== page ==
Instant speculation abounds with FB Messenger’s Instant Games

November 6, 2016

Subscription media service The Information broke a story on Friday about Facebook Messenger allegedly planning to integrate HTML5 games into their platform, enabling users to play “Instant Games” directly in their chat feed. 

Assuming the reports are accurate, I find this development quite interesting for a number of reasons.

First, this represents further confirmation that the rumors of HTML5’s demise in gaming have been greatly exaggerated (I’ve long argued as such for the reasons I cite here and here).

Secondly, this feature will undoubtedly boost engagement, thus extending the share of time consumers spend on the FB Messenger platform. Combined with Instagram, Oculus, and Facebook itself, imagine how many hours per week Facebook will capture from consumers on one of its properties.

Additionally, the monetization opportunities should be plentiful. Facebook could enrich its targeted advertising profiles with deeper knowledge on users habits. FB could also grab a slice of revenue from in-game purchases or even playable HTML5 ads like those in Neko Atsume. Could Instant Games serve as a backdoor to an FB equivalent of an App Store?

Finally, I could imagine how Instant Games could enable Messenger to strengthen its position in the few markets where it is not the leading messaging app. Although I suspect FB Messenger will not dethrone WeChat in China, countries like South Korea (Kakao), Japan, Taiwan, Thailand (all three, Line) may all come back in play. I’ll be curious to watch how Facebook’s Messenger team selects its games for this service, and in particular whether they tailor their game selection based on market vs. pursuing a U.S.-centric content strategy for instance.

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posted in technology by mark bivens

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  • Kai

    This is really interesting. I think the real potential here lies in the ability to create an online multiplayer gaming hub. As of now, I feel that the multiplayer mobile games are still very new, and haven’t matured into a strong market. Either they are turn based (clash of clans, boom beach etc.) or require enough of a learning curve that turns players off (Hearthstone). Furthermore they require the user to log into their system, create an account, have your friends do the same thing, and then start playing. No one wants to do that. In fact very few people wanted to do the Game Center application that apple offered (which I think they killed?), and that’s because mobile gamers are casual players looking to kill some time. No one wants to spend the time signing up and creating an account for something no one is even on (Similar problem with Google+). If these applications were implemented through facebook messenger, than you could circumvent all those hurdles and immediately start playing with your friends. Most people you know, or have just met, have facebook messenger, so now creating a multiplayer pictionary game with friends (or any other party game), creating fantasy sports leagues (it would be so much easier to create leagues as everyone would already have an account), online gambling (legal issues aside), simple games to compete over high scores amongst your different circles (college friends, work friends, highschool friends etc.), and other casual to more time intensive games would all be within its scope. Then, as you say, I think you could absolutely create an facebook messenger app store that holds thousands of games.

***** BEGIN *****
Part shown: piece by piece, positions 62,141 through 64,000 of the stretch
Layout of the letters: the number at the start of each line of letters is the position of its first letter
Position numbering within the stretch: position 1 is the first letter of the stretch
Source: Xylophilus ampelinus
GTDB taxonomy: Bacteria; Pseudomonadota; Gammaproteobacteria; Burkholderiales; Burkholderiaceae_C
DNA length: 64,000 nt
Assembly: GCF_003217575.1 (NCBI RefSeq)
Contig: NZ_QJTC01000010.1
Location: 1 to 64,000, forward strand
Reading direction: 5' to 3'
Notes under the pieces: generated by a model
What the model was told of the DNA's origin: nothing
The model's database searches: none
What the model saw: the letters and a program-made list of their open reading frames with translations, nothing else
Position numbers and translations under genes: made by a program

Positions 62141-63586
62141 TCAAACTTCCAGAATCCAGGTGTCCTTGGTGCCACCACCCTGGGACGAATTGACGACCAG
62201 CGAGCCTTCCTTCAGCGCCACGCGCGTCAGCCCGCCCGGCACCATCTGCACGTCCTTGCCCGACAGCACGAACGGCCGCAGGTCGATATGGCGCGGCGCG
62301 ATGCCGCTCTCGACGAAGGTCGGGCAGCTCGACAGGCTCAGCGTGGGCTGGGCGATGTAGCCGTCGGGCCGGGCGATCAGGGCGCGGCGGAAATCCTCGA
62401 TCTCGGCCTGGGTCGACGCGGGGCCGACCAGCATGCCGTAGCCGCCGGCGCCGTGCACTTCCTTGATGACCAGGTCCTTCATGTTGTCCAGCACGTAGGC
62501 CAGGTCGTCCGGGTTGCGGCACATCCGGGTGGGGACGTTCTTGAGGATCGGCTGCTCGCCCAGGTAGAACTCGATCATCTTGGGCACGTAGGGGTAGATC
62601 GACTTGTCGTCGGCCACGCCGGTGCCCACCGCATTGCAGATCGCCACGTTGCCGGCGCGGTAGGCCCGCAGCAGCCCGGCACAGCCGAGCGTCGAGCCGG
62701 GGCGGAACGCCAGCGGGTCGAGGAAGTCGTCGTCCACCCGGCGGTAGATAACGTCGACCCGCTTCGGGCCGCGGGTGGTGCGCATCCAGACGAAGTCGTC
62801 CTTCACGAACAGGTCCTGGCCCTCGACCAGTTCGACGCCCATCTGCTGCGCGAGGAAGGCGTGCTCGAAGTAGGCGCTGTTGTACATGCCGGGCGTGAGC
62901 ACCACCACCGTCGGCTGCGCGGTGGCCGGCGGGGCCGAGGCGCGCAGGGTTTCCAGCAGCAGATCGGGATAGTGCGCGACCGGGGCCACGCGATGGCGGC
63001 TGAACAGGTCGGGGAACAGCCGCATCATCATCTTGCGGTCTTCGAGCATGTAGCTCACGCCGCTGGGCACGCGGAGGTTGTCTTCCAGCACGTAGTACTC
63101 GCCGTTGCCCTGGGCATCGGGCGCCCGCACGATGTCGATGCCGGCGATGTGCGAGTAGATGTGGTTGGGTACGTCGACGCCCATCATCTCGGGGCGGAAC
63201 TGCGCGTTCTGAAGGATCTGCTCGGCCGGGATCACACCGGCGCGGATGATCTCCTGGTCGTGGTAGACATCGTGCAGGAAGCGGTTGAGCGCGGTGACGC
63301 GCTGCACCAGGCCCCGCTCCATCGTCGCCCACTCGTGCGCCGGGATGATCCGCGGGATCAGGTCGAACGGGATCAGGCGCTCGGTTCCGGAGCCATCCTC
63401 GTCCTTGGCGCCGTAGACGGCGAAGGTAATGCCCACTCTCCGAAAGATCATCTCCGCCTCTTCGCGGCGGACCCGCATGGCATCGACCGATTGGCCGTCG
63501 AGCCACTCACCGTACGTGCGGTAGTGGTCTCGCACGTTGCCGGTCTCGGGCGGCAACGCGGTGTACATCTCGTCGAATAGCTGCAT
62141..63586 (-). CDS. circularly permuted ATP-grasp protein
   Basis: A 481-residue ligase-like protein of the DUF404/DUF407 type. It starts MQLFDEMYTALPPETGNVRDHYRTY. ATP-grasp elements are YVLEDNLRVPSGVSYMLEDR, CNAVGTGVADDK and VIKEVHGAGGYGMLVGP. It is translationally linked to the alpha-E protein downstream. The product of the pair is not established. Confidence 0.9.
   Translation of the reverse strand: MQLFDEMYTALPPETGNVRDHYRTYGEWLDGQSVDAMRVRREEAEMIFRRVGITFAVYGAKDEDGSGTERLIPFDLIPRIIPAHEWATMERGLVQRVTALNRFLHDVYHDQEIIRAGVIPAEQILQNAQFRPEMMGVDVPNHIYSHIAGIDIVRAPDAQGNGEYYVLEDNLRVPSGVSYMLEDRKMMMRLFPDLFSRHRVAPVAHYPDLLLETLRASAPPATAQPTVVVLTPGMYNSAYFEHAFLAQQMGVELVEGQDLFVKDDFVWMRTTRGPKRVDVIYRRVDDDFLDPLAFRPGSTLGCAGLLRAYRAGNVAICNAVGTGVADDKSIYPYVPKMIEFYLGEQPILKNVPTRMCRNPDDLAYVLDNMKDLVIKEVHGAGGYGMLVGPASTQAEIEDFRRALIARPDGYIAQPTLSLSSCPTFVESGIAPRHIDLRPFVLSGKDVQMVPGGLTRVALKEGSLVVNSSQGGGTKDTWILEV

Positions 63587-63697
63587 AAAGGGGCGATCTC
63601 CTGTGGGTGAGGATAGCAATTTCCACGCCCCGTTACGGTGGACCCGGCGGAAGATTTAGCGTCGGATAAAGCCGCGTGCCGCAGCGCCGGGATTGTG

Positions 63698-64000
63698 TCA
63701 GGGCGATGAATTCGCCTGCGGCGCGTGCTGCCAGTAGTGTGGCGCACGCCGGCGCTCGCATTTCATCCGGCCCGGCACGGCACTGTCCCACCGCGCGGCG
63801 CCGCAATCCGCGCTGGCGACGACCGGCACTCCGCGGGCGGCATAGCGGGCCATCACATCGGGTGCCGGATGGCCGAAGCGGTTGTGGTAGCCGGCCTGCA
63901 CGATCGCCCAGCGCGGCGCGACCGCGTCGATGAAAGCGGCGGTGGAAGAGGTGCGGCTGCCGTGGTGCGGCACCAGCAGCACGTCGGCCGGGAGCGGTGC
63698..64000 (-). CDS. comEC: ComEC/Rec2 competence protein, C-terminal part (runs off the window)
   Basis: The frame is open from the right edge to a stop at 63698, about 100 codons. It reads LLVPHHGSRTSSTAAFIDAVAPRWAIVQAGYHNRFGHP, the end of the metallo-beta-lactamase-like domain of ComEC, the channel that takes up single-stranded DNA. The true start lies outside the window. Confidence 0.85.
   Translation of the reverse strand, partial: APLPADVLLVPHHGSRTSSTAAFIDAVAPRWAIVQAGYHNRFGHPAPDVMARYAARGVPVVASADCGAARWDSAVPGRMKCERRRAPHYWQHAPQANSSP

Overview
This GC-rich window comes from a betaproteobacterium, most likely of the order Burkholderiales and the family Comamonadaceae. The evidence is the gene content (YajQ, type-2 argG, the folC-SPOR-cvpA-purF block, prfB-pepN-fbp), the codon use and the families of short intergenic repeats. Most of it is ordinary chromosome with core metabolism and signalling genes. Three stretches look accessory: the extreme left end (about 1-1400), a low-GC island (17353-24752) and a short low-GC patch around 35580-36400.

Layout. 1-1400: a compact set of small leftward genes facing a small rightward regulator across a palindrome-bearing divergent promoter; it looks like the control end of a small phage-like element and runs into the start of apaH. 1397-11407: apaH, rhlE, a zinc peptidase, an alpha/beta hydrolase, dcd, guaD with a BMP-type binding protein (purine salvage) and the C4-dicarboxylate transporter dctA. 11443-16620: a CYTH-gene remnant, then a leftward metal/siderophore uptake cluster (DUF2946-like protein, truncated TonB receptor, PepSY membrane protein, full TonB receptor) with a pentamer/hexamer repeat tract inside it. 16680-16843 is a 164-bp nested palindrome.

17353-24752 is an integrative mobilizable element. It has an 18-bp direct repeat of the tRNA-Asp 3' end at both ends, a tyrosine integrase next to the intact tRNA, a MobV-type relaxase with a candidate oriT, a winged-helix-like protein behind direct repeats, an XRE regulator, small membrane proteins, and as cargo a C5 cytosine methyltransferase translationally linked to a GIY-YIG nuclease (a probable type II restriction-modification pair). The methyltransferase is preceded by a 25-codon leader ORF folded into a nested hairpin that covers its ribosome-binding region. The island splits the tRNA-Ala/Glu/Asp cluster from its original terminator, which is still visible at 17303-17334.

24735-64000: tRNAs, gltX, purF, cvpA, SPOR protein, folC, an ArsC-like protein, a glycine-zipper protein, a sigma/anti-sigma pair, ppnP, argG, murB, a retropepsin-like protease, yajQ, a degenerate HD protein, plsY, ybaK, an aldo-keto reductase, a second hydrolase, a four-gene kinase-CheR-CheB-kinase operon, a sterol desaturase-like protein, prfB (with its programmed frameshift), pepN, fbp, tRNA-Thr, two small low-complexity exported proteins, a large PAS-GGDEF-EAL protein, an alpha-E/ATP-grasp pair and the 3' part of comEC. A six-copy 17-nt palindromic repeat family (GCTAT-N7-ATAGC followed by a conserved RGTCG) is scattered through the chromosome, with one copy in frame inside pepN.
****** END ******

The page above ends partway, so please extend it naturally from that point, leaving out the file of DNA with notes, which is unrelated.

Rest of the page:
But, I think those first few games have to have an enormous addictive impact, otherwise I fear that first impression would lead to users being turned off and not giving another game a second chance, with the whole service becoming a nuisance within the app than an addition.

  • excellent observation, i think you may be right.
    the irony is that a few years back the gaming platforms tried to integrate chat (remember when Gree acquired eBuddy), whereas now it’s shifting to the other way around.

  • Kai

    I completely forgot about that. It will be interesting to see whether this way around will actually work. On a similar note Facebook just announced

    “Facebook is rolling out a new feature for its Messenger app — a public group chat forum functionality called Messenger Rooms. It’s currently available on Android devices in Australia and Canada, with no word yet on when it will roll out to the rest of the world. Messenger Rooms features chats that are centered around any topic, and anyone can join them — even if you aren’t Facebook friends.”

    I would be interested to hear your thoughts around this feature.

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